rpminspect 1.9 is now available. The last release was in November of 2021, so this release includes a lot of new functionality and bug fixes. Among the many changes and bug fixes is the addition of the rpmdeps inspection. This inspection checks for consistency and expected changes in dependency tags in build comparisons. It also checks to ensure subpackages that gained automatic shared library dependencies also carry the appropriate explicit dependency on the providing package (in cases where the providing package is another subpackage in the build).

      • Debian Family

        • Ben Hutchings: Debian LTS work, February 2022

          In February I was assigned 16 hours of work by Freexian's Debian LTS initiative and carried over 8 hours from January. I worked 16 hours, and will carry over the remaining time to March. I spent most of my time triaging security issues for Linux, working out which of them were fixed upstream and which actually applied to the versions provided in Debian 9 "stretch". I also rebased the Linux 4.9 (linux) package on the latest stable update, but did not make an upload this month.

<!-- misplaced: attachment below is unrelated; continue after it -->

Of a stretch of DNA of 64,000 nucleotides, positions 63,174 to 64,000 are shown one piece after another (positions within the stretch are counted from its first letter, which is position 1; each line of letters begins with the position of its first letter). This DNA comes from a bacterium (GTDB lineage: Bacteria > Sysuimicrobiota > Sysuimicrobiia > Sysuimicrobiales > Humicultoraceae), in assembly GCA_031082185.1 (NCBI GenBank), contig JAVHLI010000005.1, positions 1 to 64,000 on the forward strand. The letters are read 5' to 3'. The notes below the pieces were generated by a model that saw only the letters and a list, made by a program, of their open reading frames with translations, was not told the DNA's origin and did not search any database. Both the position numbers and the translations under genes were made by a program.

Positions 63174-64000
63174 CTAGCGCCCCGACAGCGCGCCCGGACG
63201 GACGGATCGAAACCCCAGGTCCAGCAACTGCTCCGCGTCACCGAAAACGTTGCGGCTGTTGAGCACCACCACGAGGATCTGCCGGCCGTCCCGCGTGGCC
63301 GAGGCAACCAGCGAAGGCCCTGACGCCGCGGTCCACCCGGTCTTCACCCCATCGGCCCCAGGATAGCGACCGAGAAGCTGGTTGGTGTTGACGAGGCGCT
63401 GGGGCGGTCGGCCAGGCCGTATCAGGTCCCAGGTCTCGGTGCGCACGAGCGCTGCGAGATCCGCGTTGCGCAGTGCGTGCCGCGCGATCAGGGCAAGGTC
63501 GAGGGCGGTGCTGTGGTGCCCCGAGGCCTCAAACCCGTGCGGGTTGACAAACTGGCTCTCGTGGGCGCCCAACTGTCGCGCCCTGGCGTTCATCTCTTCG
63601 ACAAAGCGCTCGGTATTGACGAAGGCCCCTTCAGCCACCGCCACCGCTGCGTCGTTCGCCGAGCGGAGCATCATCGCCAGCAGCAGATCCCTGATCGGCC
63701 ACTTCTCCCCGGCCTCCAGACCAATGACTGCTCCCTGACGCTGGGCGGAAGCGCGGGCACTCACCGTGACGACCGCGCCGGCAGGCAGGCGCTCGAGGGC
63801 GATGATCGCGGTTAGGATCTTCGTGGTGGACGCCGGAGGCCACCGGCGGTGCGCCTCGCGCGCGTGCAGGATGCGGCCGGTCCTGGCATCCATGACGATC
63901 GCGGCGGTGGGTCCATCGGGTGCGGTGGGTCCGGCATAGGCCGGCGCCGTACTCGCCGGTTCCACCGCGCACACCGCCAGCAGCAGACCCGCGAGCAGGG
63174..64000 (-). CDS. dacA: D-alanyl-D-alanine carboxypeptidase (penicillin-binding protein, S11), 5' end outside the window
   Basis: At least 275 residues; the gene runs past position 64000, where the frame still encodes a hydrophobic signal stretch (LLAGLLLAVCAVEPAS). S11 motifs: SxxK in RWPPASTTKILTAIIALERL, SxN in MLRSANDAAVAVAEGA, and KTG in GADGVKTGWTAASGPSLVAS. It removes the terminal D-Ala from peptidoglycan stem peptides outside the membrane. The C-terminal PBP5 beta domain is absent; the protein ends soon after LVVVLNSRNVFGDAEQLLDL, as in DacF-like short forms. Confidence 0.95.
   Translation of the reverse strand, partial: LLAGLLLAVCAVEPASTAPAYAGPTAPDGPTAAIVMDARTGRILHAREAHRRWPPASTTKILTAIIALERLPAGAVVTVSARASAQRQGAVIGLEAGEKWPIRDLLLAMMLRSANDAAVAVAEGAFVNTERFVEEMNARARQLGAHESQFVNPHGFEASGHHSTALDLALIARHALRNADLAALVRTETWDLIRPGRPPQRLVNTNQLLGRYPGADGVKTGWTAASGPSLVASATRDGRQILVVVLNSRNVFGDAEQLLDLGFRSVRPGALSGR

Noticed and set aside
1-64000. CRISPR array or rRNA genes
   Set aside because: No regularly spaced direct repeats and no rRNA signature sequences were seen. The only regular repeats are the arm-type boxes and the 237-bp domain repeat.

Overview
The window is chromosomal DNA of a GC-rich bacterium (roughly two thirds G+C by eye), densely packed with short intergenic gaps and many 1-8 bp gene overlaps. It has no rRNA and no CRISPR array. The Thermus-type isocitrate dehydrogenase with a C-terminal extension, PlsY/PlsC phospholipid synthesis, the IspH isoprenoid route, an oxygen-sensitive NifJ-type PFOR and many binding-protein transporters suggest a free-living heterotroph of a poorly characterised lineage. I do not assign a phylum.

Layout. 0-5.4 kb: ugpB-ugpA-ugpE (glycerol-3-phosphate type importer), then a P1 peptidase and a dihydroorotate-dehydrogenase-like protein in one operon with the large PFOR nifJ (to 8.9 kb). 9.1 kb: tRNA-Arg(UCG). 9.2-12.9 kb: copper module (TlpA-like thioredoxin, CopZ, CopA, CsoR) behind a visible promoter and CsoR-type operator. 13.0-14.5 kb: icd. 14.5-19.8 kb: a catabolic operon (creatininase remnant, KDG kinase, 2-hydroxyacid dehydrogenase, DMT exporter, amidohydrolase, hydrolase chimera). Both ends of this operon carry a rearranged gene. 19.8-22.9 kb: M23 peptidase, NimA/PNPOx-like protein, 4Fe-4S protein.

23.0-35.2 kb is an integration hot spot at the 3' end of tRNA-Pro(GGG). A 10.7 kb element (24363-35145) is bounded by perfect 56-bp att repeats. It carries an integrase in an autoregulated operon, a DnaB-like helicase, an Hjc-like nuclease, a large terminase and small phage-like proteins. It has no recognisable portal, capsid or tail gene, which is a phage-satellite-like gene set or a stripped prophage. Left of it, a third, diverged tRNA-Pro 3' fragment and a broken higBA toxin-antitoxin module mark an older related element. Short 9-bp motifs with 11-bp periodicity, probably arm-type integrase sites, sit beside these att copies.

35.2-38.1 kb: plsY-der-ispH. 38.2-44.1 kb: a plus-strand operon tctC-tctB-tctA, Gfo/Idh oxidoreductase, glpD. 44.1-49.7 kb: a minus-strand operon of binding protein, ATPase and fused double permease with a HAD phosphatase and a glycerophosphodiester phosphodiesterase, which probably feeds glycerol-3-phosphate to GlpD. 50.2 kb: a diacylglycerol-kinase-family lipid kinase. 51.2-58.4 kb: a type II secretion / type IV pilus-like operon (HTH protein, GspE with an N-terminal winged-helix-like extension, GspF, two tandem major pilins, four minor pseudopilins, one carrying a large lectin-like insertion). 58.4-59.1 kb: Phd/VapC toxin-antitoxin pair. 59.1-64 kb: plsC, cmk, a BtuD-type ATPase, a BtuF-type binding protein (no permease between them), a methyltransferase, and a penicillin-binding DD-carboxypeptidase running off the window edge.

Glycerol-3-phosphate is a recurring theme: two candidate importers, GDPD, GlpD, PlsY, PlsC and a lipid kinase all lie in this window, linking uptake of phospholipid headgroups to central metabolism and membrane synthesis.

• Devices/Embedded

    • Free, Libre, and Open Source Software

      • Web Browsers

        • Mozilla

          • [Mozilla] How to secure your data in less than 10 minutes

            Data Privacy Day has come and gone. But here at Mozilla, helping educate people around online privacy is so important to us that we want to be your guide to protecting your data over the next four weeks. Save this page on Pocket, come back every Wednesday and find a couple of quick things you can do to help you live your best and most secure digital life. Don’t wait for the next data privacy settlement or breach. Put on a playlist and you’ll be done by the time your favorite song ends.